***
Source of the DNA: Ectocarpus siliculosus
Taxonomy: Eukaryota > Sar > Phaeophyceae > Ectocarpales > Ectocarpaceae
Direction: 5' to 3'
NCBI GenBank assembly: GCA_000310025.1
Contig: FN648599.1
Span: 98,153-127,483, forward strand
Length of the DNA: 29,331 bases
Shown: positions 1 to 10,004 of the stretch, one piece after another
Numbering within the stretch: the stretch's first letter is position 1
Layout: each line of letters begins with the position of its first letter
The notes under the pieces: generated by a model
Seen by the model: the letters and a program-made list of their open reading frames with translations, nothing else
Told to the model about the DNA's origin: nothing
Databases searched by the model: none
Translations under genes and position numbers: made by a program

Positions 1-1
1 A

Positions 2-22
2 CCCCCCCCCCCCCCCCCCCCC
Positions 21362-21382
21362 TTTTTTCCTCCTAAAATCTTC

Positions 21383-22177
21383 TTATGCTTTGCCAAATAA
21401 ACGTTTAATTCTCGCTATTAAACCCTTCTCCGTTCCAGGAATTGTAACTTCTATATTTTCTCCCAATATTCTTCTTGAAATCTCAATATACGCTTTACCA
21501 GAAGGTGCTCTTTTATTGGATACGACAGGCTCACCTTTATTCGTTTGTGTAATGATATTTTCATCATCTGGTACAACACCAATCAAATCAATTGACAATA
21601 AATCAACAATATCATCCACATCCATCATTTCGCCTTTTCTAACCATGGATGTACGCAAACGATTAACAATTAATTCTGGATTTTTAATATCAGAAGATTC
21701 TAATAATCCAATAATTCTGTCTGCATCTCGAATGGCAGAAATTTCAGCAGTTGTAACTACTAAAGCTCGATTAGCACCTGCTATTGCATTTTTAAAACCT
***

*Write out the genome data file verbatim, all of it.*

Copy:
Source of the DNA: Ectocarpus siliculosus
Taxonomy: Eukaryota > Sar > Phaeophyceae > Ectocarpales > Ectocarpaceae
Direction: 5' to 3'
NCBI GenBank assembly: GCA_000310025.1
Contig: FN648599.1
Span: 98,153-127,483, forward strand
Length of the DNA: 29,331 bases
Shown: positions 1 to 10,004 of the stretch, one piece after another
Numbering within the stretch: the stretch's first letter is position 1
Layout: each line of letters begins with the position of its first letter
The notes under the pieces: generated by a model
Seen by the model: the letters and a program-made list of their open reading frames with translations, nothing else
Told to the model about the DNA's origin: nothing
Databases searched by the model: none
Translations under genes and position numbers: made by a program

Positions 1-1
1 A

Positions 2-22
2 CCCCCCCCCCCCCCCCCCCCC
Positions 21362-21382
21362 TTTTTTCCTCCTAAAATCTTC

Positions 21383-22177
21383 TTATGCTTTGCCAAATAA
21401 ACGTTTAATTCTCGCTATTAAACCCTTCTCCGTTCCAGGAATTGTAACTTCTATATTTTCTCCCAATATTCTTCTTGAAATCTCAATATACGCTTTACCA
21501 GAAGGTGCTCTTTTATTGGATACGACAGGCTCACCTTTATTCGTTTGTGTAATGATATTTTCATCATCTGGTACAACACCAATCAAATCAATTGACAATA
21601 AATCAACAATATCATCCACATCCATCATTTCGCCTTTTCTAACCATGGATGTACGCAAACGATTAACAATTAATTCTGGATTTTTAATATCAGAAGATTC
21701 TAATAATCCAATAATTCTGTCTGCATCTCGAATGGCAGAAATTTCAGCAGTTGTAACTACTAAAGCTCGATTAGCACCTGCTATTGCATTTTTAAAACCT